Author:
    Director - Residential New Homes

  6. French revolution: exploring the emergent co-working scene in Paris

    1 May 2018
    While London is awash with serviced offices and shared workspaces to suit all budgets, locations and designs, whip over to Paris and you’ll find a much smaller scene.
    WeWork is now a global brand and has 6 locations in Paris with another few already in the pipeline. Compare this to its 35 locations in London and you get a fairly accurate snapshot of the different stages in development of the co-working scene in each city. 

    WeWork’s Paris locations deliver everything we’ve come to expect from one of the world’s major players with its signature of exposed services sprayed white, wooden floors, beer taps and crittal style partitioning drawing the Paris creatives in droves.

    Over at Kwerk, however – a newer, younger operator opened in 2015 by former hospitality specialists– our eyes were opened to a remarkable luxury take on the co-working model.

    Kwerk operates out of 4 Paris locations and we visited the Kwerk Haussmann building on Rue de la Courcelles in the city’s 8th arrondissement. The 45,000ft2 shared-workspace is about 1km directly east of the Arc de Triumph along Avenue de Ferdinand, and about 600m north of the Franklin D Roosevelt intersection on Avenue de Champs-Élysées.

    Kwerk is very much a premium brand with a niche offering and extraordinarily beautiful facilities. If we say that Chanel has taken an entire floor here you should have some idea of the standard in detail and design.

    Dark stained floorboards run throughout, while Bonsai trees and plants fill the open plan café area. The contemporary furnishings and accessories are exquisite and it is perhaps the calmest vibe I’ve ever encountered at a co-working building.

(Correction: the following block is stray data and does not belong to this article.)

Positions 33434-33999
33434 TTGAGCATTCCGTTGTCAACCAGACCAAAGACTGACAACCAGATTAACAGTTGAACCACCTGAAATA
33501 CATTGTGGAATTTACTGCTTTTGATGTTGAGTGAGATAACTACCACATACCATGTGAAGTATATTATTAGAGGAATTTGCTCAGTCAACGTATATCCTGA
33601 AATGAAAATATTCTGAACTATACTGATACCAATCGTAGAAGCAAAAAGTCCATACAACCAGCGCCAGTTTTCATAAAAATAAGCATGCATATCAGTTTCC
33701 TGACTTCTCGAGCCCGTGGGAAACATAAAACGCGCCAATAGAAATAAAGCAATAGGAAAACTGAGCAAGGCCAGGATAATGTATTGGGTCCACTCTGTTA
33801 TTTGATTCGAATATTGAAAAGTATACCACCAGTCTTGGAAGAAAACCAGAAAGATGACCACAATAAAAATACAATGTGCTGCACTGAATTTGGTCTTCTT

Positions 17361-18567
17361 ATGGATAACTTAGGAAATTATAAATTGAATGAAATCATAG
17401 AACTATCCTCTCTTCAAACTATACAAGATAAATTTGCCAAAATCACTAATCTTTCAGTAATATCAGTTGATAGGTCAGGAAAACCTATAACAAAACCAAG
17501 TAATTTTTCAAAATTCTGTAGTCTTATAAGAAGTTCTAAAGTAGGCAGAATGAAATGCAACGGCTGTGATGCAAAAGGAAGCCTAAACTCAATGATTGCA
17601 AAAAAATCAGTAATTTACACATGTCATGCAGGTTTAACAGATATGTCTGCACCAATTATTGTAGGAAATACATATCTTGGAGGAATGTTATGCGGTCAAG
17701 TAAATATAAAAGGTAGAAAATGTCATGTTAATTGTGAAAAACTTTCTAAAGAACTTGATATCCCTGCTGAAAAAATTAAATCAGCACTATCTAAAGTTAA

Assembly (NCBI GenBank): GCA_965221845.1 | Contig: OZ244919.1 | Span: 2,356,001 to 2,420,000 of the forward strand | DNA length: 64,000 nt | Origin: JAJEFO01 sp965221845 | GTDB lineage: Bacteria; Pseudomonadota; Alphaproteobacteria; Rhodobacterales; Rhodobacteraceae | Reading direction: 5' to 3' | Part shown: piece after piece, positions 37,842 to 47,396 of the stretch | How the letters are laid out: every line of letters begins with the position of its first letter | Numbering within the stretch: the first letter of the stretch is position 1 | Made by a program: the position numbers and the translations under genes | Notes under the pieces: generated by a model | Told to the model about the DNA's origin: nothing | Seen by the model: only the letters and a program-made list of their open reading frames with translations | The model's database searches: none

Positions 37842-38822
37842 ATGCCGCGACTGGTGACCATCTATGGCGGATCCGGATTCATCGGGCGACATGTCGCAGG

Annual memberships costs work out to €960 per month per desk for companies taking 12 desks or more, increasing to around €1,000 for smaller firms around 2-4 desks. Health and wellbeing are paramount, with each workstation adjustable in height and a choice of chairs with different lumbar supports.

    This focus continues effortlessly across the communal spaces and facilities. A beautiful Zen garden has a chilled soundtrack of music, birds and flutes, and workers can also make use of 3 roof terraces, a meditation room, yoga & Pilates studio, 500ft2 gym and self-defence classes from ex air force and mi6 agents. The shower facilities and plush towels continue the spa-like vibe. 

    It isn’t just London that is seeing such an increase in demand. Serviced office take-up across the UK continued to gain momentum throughout 2017 with 2.9 million ft2of serviced offices by the end of 2017 which portrays a 157% increase from the previous year.  

    The old way of working is no longer relevant in today’s workplace. Colliers Tenant Representation team have both specialists in conventional offices, and flexible workspace. If you are looking to explore your options give Sophie Higgins or Mark Bott a call on 0207 101 2020. 

    The Author

    Richard Silver
    020 7101 2020
    07980 205 293
    Richard.Silver@colliers.com
  7. April 2018

  8. The Thackeray Effect